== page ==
Parable of the old man and the mountain

He narrated the night Mau Mau visited a village to fish for spouses

In Summary

• The elderly recount heroic and tragic anecdotes of the anti-colonial war in 1953 

A mountain in the wee hours
A mountain in the wee hours

Where my maternals dwell, the old war is still fresh on their minds. You meet in at least each homestead a living member who was affected by it. Those who are in their seventies were kids during the war. Those above them saw it with their eyes. The ones who are dying away in their nineties participated in it actively or inactively.

It was not business as usual. In Nyeri, they coined an adage 70 years ago, when the white slaughter intensified: War is not porridge. Vita sio uji. In most Kenyan traditional societies, porridge is considered soft fodder for the belly and meant for the weak, including the sick, children and the elderly.

War is a heavy meal. It needs intestines of iron to digest it. When we were kids, the bull's eye in a school fight was the belly. A good blow to it sent the opponent vomiting, and capitulation was inevitable. Those harder of fight took such belly blows without vomiting. They had hard bellies made of stone or iron.

They remind you of those who saw the war in 1953. It was the climax because the slaughter of whites was ratified deep inside the forest. The generals and war leaders consulted their shamans and came out of the depths of the forest, which is itself a spirit, euphoric in pursuit of pure sacrifices.

Last week, we saw how Gray and Mary Leakey of Kiganjo in Nyeri were caught in the line of fire. Their grave reminds Kenyans and people of the world that they loved this land and her people. Locals still alive in Nyeri, who knew them, confirm this as accurate information.

In the 1950s, especially after 1953, it was not business as usual around the Central mountain. It was brutal. Last week, I heard from a man who had buried his nonagenarian uncle in a village between Nyeri and Othaya. He deposited oral instalments of his memory with the man in my ears.

It was the first time I saw this tall, dark giant, who is a relative of my mother, cry. He did without oral sounds. Streams of water left his eyes and he left them there. His old uncle had survived the war that left many dead or bereaved. Some went up the forests of the mountain voluntarily and involuntarily, never to be seen ever again.

The recently buried old uncle had shielded his now old also nephews and nieces at a time of great turmoil in that part of Kenya. Some of the people he shielded in that season of acrimony and agony are related to me directly. Some whom he took in, he did so because their fathers had been locked up in detention camps in faraway Hola on the banks of Tana River, and others were surrounded by acres of barbed wires under the skies of Taita Taveta, where baboons from the rolling rocky hills around mocked them with their behinds.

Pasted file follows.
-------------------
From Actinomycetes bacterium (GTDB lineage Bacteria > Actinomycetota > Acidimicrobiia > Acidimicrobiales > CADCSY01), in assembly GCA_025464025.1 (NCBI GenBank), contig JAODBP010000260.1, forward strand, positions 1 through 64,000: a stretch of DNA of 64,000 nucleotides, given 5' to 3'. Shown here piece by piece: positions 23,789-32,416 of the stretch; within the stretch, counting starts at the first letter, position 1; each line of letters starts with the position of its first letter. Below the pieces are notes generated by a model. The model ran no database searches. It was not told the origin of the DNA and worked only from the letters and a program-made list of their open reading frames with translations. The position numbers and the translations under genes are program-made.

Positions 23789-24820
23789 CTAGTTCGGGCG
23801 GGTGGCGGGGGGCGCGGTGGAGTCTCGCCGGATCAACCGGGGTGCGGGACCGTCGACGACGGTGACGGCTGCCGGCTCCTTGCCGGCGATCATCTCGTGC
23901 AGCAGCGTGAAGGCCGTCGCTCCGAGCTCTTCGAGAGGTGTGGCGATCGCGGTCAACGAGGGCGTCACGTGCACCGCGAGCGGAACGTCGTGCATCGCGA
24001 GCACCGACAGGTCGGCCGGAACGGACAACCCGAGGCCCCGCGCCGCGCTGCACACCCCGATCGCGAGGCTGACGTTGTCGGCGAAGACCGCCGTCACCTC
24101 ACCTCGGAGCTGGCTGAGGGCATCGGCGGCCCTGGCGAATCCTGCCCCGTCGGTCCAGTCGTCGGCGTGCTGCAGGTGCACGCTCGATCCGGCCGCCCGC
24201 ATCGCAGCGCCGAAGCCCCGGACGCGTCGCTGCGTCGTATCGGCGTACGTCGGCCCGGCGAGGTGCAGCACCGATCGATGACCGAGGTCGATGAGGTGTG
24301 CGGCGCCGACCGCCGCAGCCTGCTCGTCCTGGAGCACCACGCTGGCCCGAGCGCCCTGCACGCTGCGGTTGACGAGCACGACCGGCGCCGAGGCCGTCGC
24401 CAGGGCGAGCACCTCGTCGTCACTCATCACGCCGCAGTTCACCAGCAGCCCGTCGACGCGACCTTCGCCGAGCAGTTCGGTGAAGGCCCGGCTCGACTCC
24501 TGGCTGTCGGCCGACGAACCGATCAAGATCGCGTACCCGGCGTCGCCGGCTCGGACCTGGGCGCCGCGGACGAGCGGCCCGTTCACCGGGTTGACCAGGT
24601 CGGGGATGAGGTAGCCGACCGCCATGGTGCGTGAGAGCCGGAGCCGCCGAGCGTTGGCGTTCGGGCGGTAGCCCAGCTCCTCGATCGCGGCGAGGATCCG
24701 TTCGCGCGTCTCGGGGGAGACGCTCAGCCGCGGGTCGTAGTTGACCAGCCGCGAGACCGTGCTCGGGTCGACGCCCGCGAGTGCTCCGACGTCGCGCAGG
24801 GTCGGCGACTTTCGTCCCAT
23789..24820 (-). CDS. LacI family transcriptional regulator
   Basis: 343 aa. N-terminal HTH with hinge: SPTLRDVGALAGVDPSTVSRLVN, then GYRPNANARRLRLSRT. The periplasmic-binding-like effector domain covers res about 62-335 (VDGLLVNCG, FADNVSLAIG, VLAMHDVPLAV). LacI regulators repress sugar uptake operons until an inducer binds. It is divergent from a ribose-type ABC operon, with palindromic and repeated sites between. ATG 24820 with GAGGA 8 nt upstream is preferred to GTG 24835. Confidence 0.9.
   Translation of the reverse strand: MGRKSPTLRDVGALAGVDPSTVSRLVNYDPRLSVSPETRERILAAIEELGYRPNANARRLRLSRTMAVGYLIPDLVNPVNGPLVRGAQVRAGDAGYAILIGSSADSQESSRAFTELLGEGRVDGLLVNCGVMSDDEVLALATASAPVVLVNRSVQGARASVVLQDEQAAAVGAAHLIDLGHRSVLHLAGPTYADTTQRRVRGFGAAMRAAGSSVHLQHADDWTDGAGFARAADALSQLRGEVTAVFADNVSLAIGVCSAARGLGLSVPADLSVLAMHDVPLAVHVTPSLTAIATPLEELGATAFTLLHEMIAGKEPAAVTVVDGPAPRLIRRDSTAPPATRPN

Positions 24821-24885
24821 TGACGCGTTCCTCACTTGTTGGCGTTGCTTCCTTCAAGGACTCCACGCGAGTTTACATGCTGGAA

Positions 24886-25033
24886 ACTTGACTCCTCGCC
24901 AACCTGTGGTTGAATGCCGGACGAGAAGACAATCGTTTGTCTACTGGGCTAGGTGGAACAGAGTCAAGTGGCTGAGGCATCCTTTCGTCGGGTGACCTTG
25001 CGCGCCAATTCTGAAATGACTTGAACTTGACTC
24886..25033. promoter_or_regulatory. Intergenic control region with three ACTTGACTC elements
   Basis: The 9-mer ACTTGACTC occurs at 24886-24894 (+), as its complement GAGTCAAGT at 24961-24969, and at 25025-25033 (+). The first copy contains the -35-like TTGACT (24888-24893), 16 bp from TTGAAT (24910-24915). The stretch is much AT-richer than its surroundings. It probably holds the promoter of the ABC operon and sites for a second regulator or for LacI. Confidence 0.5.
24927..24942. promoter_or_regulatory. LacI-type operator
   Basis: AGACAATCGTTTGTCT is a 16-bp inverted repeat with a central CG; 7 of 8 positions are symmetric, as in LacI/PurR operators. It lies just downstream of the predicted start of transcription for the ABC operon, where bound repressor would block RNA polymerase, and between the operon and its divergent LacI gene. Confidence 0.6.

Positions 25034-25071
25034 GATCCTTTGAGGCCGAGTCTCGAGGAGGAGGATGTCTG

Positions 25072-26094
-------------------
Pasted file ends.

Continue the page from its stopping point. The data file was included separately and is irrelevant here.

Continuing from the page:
The headless bomas of his relatives became his own, the dead aged uncle. I heard of how one night, the men of war came with locks from the enormous forest, as they did the night they took Gray Leakey, a human sacrifice. It is recorded that Gray, also called Arundell, was buried alive up side down by the Mau Mau, led by a general code-named Tanganyika.

The same method was used by the British to bury earlier the belligerent Waiyaki wa Hinga, son of Kumale ole Lemotaka. Waiyaki is one of the anti-colonial chiefs of the Agikuyu. His father’s family fled Maasailand in the 19th Century and became Gikuyunised near where Muranga Town is today.

The men of war who came that drizzly night had not come for food, as they always did occasionally. Augusts are very cold in Nyeri; July even colder. They had come for sex companions. Women.

To cook and do more for them, they needed them. The thick, ancient and mighty forest of that massive mountain is not a three-star hotel, I tell you. It is a rainy, moist, chilly, mythical, unfathomable dark ecology.

And a man of war is a man first before anything else! The dead man had boldly told them they could take the maidens of his populous homestead teeming with womenfolk, including his nieces. But, artfully, he asked the permission of the warriors to consult their mothers/aunts first because they had just been FGMed. FGM saved lives!

The band of dreadlocked, red-eyed, battle-hardened braves waited. Some smoked Cannabis sativa, some sniffed mbake and all spat saliva, peering into the moonless night hither and thither. Waiting.

Suddenly, their leader followed the man of the Boma. “Leave the women alone. If the maidens have been cut, let them heal first.” Taboo. They left. The spiritualism of the Mau Mau is well known.

That night, the dead uncle and his living relatives, including the one who last week moaned him with a tearful silent cry of men, heard screams of girls, from the next ridge. Screams that made the word sorrow spell itself out very clearly to any listening ears that heard them. That livid and long night. They died, in the forest, as echoes.

Yes. War is not porridge. Many survived to tell the tales. Many more went into the forests of this war of life and death. Never to be heard of or about again.

People who enter the forest to fetch wood or hunt, I hear often fear three things more than the beasts that inhabit it or even the government forces that protect them.

First, they are those who talk of the bodiless voices that cajole you to delve deeper into the forest until you lose your way or mind. Secondly, there are ethereal beings without voices that stalk you and stop when you stop or walk behind you eternally in there. Lastly are the unmarked graves. Your feet can feel them.

WATCH: The latest videos from the Star